by Koldo Lus-Arana
Brought up in a family of architects, the Belgian artist François Schuiten has created since the late 70s graphic and narrative works of increasing complexity. In the saga Les Cités Obscures, created along with writer Benoît Peeters, both authors dig into the limits of architecture and style through metropolises that revise the architectural and literary utopias from Piranesi to Verne or Ferriss.
If the stories told by Schuiten and Peeters refer both to Verne and Borges, their environments render a decimononic futurism bred in the esthetics of the XIXth century. Taking as a starting point the urban fantasies of the turn of the century, Schuiten offers a revision and development, up to an urban scale, of the Art Nouveau style of his home town, Brussels.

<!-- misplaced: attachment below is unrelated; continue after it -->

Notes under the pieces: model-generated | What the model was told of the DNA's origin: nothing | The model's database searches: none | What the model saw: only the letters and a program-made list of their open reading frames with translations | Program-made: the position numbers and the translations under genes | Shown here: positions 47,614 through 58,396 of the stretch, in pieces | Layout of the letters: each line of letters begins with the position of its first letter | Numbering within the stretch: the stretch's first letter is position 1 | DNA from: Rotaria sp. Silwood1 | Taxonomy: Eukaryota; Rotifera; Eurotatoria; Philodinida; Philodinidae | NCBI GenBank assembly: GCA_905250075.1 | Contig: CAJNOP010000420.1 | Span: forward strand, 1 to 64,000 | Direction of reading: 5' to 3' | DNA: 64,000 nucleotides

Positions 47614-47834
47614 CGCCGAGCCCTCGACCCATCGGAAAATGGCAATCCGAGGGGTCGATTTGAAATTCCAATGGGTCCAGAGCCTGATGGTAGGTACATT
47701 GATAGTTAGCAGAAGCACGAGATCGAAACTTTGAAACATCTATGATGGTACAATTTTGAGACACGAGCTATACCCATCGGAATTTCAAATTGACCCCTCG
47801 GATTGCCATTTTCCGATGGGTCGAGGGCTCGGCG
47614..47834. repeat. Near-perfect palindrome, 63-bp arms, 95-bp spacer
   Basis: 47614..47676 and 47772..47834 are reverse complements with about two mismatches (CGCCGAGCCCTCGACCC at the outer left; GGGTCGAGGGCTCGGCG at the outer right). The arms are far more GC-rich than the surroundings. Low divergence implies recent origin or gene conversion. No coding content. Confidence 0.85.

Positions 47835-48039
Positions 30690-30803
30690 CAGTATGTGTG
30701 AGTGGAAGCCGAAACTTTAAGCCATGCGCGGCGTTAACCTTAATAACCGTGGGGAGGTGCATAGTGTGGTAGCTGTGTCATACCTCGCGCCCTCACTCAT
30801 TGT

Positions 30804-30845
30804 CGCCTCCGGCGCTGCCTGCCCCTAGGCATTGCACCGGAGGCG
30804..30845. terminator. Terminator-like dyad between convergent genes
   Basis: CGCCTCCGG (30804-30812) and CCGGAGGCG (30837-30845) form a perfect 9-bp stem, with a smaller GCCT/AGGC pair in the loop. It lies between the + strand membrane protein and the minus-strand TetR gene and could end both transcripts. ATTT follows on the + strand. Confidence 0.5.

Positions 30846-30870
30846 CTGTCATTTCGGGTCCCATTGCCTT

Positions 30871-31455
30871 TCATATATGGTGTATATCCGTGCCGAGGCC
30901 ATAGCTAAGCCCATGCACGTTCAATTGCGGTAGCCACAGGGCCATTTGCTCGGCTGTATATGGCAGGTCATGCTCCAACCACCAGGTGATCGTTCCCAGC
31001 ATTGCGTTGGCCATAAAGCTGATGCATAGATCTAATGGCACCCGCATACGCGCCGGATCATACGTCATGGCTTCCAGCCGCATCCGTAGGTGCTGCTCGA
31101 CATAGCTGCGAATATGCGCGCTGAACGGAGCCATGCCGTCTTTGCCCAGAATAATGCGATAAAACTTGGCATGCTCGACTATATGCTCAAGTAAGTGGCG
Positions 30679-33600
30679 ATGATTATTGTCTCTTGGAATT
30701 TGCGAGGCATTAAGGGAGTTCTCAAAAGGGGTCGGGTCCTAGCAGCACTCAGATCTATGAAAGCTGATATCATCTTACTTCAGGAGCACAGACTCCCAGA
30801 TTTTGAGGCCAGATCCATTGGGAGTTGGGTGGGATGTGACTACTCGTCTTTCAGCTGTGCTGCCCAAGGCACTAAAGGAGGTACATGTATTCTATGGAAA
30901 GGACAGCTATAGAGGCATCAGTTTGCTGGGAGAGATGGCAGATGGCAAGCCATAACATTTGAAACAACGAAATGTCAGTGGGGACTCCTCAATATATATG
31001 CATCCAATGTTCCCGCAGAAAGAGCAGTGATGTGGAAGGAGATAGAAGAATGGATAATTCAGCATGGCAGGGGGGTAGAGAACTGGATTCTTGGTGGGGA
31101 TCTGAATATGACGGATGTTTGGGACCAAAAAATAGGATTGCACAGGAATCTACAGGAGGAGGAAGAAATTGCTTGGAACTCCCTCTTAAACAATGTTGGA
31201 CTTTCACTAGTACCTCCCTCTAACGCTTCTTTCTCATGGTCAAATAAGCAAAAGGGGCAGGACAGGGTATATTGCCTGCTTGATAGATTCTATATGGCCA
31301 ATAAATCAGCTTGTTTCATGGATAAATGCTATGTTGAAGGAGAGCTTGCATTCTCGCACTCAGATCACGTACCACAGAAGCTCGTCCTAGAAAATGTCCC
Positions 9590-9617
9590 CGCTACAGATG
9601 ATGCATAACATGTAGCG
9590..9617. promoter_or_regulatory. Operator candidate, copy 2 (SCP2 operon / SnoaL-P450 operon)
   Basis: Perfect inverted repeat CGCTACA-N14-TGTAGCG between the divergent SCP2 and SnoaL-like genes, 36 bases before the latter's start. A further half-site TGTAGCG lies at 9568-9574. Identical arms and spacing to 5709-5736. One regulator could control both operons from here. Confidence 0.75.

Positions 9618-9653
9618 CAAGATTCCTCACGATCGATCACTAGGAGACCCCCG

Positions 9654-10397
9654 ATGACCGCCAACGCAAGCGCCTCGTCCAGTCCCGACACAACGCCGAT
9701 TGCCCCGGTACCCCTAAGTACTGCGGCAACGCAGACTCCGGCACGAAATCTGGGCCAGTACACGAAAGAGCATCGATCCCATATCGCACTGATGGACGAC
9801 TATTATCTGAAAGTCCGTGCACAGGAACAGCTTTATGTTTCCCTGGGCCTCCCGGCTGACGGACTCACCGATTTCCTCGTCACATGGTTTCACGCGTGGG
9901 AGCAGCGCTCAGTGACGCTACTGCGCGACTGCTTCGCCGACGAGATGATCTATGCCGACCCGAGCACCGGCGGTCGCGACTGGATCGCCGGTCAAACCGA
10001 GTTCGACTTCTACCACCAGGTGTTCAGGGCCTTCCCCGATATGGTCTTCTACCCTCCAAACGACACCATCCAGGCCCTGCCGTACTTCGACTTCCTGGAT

The article presents an analysis of Schuiten and Peeters’s Art Nouveau cities in relation to the works of the architects of the late XIXth century, as well as to the future city of the 1920s and the architectural works of his brother, the architect Luc Schuiten.
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